Ten-One Community Edition September 05

Making our roads safer

Heavy enforcement cuts road toll

'Operation Life' sees dog handlers issuing infringement notices but Tasman's Road Policing Manager, Inspector Hugh Flower says the permanent operation's heavy enforcement of speed limits and the wearing of seatbelts has paid off with a drop in the district's road toll.

In place since 2003, Hugh says the operation has played a major role in the continuing downward trend in injury crashes, deaths and hospitalisations, as well as improving the crash reporting rate and decreasing crime numbers.

"The operation involved a shift in our road policing approach," says Hugh. "We were giving far too many verbal warnings and not enough enforcement.

"Verbal warnings merely reinforce bad driving habits and while verbal warnings were the norm, crash numbers continued to increase.

"We adopted a zero-tolerance approach to speeding, not wearing seatbelts and keeping left - cross the line and you pay the fine. It might not be popular with the public but it's a fact heavy enforcement means less trauma and death on the road.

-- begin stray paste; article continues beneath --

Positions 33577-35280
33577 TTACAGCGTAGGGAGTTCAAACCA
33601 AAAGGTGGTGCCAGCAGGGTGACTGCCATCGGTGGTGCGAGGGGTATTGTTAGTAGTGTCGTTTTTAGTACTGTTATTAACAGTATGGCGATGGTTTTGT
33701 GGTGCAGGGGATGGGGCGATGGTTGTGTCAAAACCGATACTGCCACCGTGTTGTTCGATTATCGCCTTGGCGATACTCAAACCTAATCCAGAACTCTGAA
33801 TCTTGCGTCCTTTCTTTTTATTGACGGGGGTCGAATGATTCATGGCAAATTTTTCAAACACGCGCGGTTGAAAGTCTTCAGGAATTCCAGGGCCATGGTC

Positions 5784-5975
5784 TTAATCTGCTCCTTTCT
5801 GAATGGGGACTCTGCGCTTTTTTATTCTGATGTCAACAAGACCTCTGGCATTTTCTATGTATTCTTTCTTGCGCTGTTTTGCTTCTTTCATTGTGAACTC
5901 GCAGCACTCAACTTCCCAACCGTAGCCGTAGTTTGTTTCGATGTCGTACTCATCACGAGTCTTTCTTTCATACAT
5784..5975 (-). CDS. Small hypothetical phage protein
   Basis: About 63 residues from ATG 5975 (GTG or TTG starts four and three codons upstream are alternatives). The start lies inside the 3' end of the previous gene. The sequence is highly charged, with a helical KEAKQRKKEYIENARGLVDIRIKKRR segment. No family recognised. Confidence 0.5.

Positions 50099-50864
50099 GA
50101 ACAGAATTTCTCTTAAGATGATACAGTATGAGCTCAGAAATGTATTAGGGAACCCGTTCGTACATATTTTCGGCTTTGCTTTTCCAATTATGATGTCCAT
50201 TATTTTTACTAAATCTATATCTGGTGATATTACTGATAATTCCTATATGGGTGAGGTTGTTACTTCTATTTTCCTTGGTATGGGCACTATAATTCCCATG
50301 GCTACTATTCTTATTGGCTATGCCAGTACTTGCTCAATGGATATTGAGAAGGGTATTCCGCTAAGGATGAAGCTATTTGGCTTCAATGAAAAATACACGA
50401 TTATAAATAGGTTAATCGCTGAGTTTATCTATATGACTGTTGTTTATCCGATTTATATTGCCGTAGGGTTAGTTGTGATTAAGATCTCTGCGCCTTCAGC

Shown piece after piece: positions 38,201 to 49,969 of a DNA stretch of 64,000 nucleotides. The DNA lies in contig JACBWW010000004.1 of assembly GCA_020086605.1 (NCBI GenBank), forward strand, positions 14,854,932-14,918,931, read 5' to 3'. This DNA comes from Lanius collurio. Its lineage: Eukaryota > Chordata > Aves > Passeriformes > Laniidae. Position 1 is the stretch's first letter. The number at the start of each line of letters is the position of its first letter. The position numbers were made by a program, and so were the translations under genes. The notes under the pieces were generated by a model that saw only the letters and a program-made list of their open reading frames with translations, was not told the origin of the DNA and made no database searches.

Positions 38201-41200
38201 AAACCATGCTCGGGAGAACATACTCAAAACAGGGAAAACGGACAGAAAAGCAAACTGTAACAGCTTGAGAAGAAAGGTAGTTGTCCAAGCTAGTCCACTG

The link between a decrease in road trauma and taking a hard line with motorists is pretty clear after two-and-a-half years of Operation Life.

"Within four months of Operation Life and the zero-tolerance approach, there was a substantial increase in tickets being issued and a subsequent decrease in road trauma," says Hugh.

However, the operation is more than just tickets - the link between traffic crime and general crime is well-documented.

"When there are lots of cops out there issuing tickets the crime rate drops," says Hugh. "A safety belt check picked up a known criminal who also happened to be in possession of stolen goods at the time.

"We also negated the alibi of a man accused of murder who had been issued with an infringement notice while he claimed to be elsewhere."

Operation Life has also seen Highway Patrol staff visiting out-of-the-way places in addition to highway work and Hugh believes this has probably influenced the reduction in reported rural crime in the district.

"The zero-tolerance approach has emergency health and fire services saying they are experiencing less demand for their attendance at crashes; the district has the lowest open road mean speed and second lowest urban road mean speed in the country; and we are catching criminals at the same time."


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